With Oprah's Meghan and Harry interview airing Sunday, some critics already sick of royal mania

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Even after they quit their official British royal family duties and self-exiled to the United States, there’s still much ado about Meghan and Harry.

The globally known couple can't escape tabloid coverage wherever they go – whether it be in the U.K. or the U.S. – and it's unclear that they're even trying to.

The Duke and Duchess of Sussex left the UK saying they wanted to live a normal life – but their detractors have accused them of continuing to use Harry's heritage to make money.

This image provided by Harpo Productions shows Prince Harry, left, and Meghan, Duchess of Sussex, in conversation with Oprah Winfrey. "Oprah with Meghan and Harry: A CBS Primetime Special" airs March 7, 2021. (Joe Pugliese/Harpo Productions via AP, File)

They sat down with Oprah Winfrey for a two-hour interview, which will air on Sunday, to tell their side of the story.

MEGHAN MARKLE, PRINCE HARRY'S OPRAH WINFREY INTERVIEW CREATING 'SUCH A MESS' AS ROYAL FEUD ESCALATES: CRITICS

British critics have blasted the timing as Prince Harry's 99-year-old grandfather, Prince Phillip, is recovering from heart surgery.

And on this side of the Atlantic, some critics say they simply don’t care about the gossip surrounding the royals.

"I'm certainly not enamored by British Royalty but Meghan Markle had to know what Royal life was going to be before she married into it - unless she's totally vacuous," former New York GOP Rep. Pete King wrote in a Facebook post. "And if the two of them weren't happy, they should have left and not started their self-pity tour."

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King argued there's enough "sadness and tragedy in the world" without having to worry about "these two narcissists."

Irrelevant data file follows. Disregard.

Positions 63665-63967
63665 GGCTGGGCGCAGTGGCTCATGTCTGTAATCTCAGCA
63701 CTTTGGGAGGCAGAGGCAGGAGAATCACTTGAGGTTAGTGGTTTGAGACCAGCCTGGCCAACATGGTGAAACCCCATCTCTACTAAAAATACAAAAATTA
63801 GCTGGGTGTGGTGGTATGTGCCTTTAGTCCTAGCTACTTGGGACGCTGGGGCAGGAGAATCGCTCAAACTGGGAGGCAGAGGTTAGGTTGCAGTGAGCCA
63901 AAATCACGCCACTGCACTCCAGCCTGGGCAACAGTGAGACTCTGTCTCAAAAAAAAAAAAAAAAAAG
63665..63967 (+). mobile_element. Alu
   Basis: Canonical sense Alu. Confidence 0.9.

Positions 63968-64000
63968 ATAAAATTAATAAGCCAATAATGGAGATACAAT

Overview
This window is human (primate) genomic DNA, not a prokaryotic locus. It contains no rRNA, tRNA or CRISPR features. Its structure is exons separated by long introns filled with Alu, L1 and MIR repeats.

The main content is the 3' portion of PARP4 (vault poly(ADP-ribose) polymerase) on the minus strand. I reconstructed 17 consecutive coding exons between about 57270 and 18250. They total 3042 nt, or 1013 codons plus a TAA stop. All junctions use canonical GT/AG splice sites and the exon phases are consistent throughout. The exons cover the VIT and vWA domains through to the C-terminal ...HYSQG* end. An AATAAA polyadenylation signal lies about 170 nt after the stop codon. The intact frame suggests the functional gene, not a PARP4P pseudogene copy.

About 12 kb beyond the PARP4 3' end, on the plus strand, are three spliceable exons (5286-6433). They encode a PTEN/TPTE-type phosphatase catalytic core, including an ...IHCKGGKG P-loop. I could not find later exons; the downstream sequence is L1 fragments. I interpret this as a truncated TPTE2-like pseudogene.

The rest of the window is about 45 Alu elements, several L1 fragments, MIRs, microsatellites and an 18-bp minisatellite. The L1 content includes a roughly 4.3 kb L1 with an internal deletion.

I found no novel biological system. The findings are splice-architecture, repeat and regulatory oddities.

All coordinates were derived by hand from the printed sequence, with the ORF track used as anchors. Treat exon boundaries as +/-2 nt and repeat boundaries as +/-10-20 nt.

Britain's Prince Harry whispers to Meghan Markle as they watch a performance by a Welsh choir in the banqueting hall during a visit to Cardiff Castle in Cardiff, Britain, January 18, 2018.

Britain's Prince Harry whispers to Meghan Markle as they watch a performance by a Welsh choir in the banqueting hall during a visit to Cardiff Castle in Cardiff, Britain, January 18, 2018. (Reuters)

"Selfish complaints from pampered malcontents only deserve to be ignored," King wrote. "These two should get real jobs and just disappear for a while!"

Conservative activist Candace Owens echoed the sentiment, calling Meghan a "typical Hollywood narcissist" for setting up the interview with Winfrey to begin with.

But Meghan is not without her defenders.

Canadian actor Patrick J. Adams, who co-starred alongside her on the show "Suits," defended Markle from British criticism, called it "OBSCENE" for the royal family to "amplify" allegations that she’s a bully and argued that the monarchy has "outlived its relevance."

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And Meena Harris, the niece of Vice President Kamala Harris, declared that anyone criticizing Markle is "racist."

Teaser clips released before the interview have shown Harry expressing the fear that the media frenzy surrounding the couple could lead to something tragic, such as when his mother, Princess Diana, died in a car crash while being pursued by paparazzi.

The interview is expected to rake in millions in ad money, and in response to a Wall Street Journal report that CBS had paid $7 million for the right to broadcast the interview, former Trump 2020 adviser Jason Miller stated, "What a waste."

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Meghan, an American, also apparently irked the British commentator Piers Morgan, who called her "disingenuous" and said he wanted a ban on British princes marrying Americans.

On Wednesday, the royal palace announced a human resources investigation into allegations that Meghan bullied staff in 2018.

The Associated Press contributed to this report.

Michael Ruiz Fox News